DJFS receives 3 percent wage increase
CADIZ — Employees of the Harrison County Department of Job and Family Services are receiving a 3 percent wage increase.
DJFS Assistant Director Deb Knight met with Commissioners Dale Norris, Paul Coffland and Don Bethel to discuss the matter at Wednesday’s regularly scheduled meeting. Knight said that both unionized employees and non-union employees will receive a 3 percent wage increase, effective last October. The employees will receive retroactive pay for the period that has passed since the hike took effect.
In addition, DJFS Director Scott Blackburn will receive a 2 percent wage increase. Knight will receive a 3 percent raise.
Norris made the motion to accept the resolution approving the raises. Bethel seconded the motion, which carried. Coffland abstained from the vote because his wife is the fiscal officer for the DJFS.
Knight said there are 25 employees in the department, all of whom will receive the pay increase.
“The fiscal officer is calculating the retroactive pay now. Our contract (with union workers) expired the 30th of September,” she said.
The department has been working toward the raise since the expiration of the union contract, she said.
The DJFS recently was awarded $170,000 for the Ohio START program — Sobriety, Treatment and Reducing Trauma. The funds will aid families with substance abuse issues.
Additionally, commissioners signed a resolution authorizing the county to apply for, accept and enter into an agreement for the design of a wastewater collection and treatment system for the village of Freeport. The agreement is between Harrison County and the Ohio Water Development Authority.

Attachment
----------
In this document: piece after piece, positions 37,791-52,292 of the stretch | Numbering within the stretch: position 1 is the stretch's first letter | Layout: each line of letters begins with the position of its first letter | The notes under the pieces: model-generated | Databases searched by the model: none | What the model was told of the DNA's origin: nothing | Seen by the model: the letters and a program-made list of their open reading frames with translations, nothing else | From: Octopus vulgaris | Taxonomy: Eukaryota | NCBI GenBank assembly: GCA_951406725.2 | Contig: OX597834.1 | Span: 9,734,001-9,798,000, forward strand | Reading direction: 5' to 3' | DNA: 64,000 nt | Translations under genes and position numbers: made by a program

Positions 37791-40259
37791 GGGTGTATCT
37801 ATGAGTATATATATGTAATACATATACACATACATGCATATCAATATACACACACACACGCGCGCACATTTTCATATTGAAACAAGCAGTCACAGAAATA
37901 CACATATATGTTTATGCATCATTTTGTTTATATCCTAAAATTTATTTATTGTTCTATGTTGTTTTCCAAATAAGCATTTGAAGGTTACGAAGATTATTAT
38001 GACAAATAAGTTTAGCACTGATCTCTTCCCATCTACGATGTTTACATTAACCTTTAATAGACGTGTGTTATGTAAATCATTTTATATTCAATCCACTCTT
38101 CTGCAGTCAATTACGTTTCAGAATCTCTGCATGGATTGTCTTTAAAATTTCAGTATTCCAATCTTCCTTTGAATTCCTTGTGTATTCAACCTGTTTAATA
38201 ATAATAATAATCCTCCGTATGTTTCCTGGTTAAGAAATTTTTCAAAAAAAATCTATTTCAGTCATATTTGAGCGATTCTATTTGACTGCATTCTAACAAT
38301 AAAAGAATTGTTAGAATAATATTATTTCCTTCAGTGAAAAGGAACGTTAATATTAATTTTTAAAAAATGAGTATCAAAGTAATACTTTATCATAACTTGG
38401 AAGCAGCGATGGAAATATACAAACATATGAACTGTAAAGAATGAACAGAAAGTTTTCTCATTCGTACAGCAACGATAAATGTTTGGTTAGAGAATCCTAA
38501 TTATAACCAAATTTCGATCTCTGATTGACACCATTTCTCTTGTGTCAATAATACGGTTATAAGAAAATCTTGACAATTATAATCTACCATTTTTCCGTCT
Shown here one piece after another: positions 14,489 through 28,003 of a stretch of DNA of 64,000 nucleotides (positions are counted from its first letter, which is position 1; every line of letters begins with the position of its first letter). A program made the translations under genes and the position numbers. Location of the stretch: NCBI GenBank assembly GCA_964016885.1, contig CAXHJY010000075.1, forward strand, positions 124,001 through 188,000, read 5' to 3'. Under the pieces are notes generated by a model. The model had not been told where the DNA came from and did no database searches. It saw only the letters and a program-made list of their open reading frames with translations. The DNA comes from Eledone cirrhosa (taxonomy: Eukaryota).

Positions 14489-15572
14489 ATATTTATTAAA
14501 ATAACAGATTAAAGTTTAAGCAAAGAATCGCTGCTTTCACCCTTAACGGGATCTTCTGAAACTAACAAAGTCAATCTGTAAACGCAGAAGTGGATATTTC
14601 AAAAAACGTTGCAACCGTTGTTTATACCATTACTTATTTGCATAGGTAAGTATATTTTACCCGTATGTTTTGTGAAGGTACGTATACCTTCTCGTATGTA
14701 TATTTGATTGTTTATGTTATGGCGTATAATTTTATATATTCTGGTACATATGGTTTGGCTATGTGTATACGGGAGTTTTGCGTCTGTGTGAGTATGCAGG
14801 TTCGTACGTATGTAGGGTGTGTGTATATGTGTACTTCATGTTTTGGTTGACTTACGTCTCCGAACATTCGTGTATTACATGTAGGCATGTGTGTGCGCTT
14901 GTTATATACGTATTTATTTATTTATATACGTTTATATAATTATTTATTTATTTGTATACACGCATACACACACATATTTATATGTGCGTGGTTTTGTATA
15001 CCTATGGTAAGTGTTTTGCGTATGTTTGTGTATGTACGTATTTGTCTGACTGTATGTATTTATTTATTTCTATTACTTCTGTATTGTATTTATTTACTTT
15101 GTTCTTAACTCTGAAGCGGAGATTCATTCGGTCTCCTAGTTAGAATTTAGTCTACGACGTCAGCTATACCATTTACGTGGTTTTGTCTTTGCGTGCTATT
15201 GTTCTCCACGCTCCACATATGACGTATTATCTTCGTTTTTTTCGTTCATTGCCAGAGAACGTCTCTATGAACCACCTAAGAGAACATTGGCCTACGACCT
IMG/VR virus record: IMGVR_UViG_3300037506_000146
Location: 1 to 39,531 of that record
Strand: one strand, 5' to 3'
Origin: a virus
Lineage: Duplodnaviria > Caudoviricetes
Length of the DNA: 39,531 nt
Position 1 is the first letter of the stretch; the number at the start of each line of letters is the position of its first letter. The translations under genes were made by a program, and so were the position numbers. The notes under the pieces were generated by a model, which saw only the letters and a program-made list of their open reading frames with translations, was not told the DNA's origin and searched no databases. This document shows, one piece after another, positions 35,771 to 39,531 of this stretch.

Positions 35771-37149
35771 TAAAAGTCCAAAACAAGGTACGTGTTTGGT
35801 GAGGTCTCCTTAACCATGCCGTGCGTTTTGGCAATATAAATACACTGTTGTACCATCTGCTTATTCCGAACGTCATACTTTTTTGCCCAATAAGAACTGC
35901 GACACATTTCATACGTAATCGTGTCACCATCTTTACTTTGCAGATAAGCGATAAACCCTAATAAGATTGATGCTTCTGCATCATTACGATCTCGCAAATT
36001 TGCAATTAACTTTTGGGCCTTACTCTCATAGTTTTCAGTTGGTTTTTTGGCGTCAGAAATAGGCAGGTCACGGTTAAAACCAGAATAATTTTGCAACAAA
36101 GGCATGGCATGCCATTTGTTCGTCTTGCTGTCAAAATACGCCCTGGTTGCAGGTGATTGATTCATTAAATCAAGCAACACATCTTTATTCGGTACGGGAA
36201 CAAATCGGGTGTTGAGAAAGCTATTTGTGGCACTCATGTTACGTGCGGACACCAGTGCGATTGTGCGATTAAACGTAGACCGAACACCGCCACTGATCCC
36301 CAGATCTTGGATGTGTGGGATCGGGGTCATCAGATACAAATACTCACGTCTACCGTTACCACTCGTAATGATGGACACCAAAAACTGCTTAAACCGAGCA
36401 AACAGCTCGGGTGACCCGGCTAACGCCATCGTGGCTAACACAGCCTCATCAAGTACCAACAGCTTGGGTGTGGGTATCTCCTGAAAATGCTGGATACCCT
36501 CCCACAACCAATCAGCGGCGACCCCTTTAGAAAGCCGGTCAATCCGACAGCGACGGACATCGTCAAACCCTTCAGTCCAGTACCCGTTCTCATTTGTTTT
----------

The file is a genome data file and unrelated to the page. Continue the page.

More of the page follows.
Norris read the agreement, which states the county is proposing to design a new sanitary sewer collection and treatment system in Freeport.
“The county desires to obtain a loan from the Ohio Water Development Authority to finance costs of the design of such facilities on the terms set forth in the Cooperative Agreement,” he read.
The agreement was declared an emergency measure for the immediate preservation of the public peace, health and safety of the village, he said. Currently the village is operating without a wastewater collection and treatment system. Residents only have septic systems. The goal of the village is to eliminate the septic systems and implement a new wastewater system.
Norris made a motion to approve the resolution. Coffland seconded the motion, which unanimously passed.
After the meeting, Coffland said the county is attempting to move as fast as possible in order to meet Ohio Environmental Protection Agency requirements and funding.
“There’s a number of different options. We have to identify the cheapest and best option,” he said.
Coffland said the county will try to secure grants or low interest loans to keep the project as cost-efficient as possible. The project cost is not yet known, but it will take between two and three years to complete, he said. Commissioners will hold a meeting at 11 a.m. Monday at the courthouse. Coffland said the project will go out to bid to engineering firms then.